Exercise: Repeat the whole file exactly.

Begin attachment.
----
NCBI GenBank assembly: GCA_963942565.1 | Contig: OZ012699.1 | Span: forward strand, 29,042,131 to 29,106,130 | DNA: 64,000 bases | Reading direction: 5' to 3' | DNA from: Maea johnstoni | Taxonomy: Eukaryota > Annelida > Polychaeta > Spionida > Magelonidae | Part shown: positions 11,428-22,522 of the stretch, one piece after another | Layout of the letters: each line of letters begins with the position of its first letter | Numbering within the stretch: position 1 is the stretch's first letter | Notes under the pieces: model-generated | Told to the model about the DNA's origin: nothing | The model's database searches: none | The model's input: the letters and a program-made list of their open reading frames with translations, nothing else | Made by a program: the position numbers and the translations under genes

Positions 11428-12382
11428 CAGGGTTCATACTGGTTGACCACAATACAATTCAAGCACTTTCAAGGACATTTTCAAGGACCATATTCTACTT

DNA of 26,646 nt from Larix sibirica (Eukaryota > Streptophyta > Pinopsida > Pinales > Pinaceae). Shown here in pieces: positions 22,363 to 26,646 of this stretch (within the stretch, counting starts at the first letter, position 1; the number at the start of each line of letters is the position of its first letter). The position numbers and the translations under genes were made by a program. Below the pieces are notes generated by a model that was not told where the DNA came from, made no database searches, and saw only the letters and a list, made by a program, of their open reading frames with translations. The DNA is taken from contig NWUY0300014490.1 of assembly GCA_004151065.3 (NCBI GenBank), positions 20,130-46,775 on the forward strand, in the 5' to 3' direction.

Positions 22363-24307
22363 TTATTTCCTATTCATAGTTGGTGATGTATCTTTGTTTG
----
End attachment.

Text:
NCBI GenBank assembly: GCA_963942565.1 | Contig: OZ012699.1 | Span: forward strand, 29,042,131 to 29,106,130 | DNA: 64,000 bases | Reading direction: 5' to 3' | DNA from: Maea johnstoni | Taxonomy: Eukaryota > Annelida > Polychaeta > Spionida > Magelonidae | Part shown: positions 11,428-22,522 of the stretch, one piece after another | Layout of the letters: each line of letters begins with the position of its first letter | Numbering within the stretch: position 1 is the stretch's first letter | Notes under the pieces: model-generated | Told to the model about the DNA's origin: nothing | The model's database searches: none | The model's input: the letters and a program-made list of their open reading frames with translations, nothing else | Made by a program: the position numbers and the translations under genes

Positions 11428-12382
11428 CAGGGTTCATACTGGTTGACCACAATACAATTCAAGCACTTTCAAGGACATTTTCAAGGACCATATTCTACTT

DNA of 26,646 nt from Larix sibirica (Eukaryota > Streptophyta > Pinopsida > Pinales > Pinaceae). Shown here in pieces: positions 22,363 to 26,646 of this stretch (within the stretch, counting starts at the first letter, position 1; the number at the start of each line of letters is the position of its first letter). The position numbers and the translations under genes were made by a program. Below the pieces are notes generated by a model that was not told where the DNA came from, made no database searches, and saw only the letters and a list, made by a program, of their open reading frames with translations. The DNA is taken from contig NWUY0300014490.1 of assembly GCA_004151065.3 (NCBI GenBank), positions 20,130-46,775 on the forward strand, in the 5' to 3' direction.

Positions 22363-24307
22363 TTATTTCCTATTCATAGTTGGTGATGTATCTTTGTTTG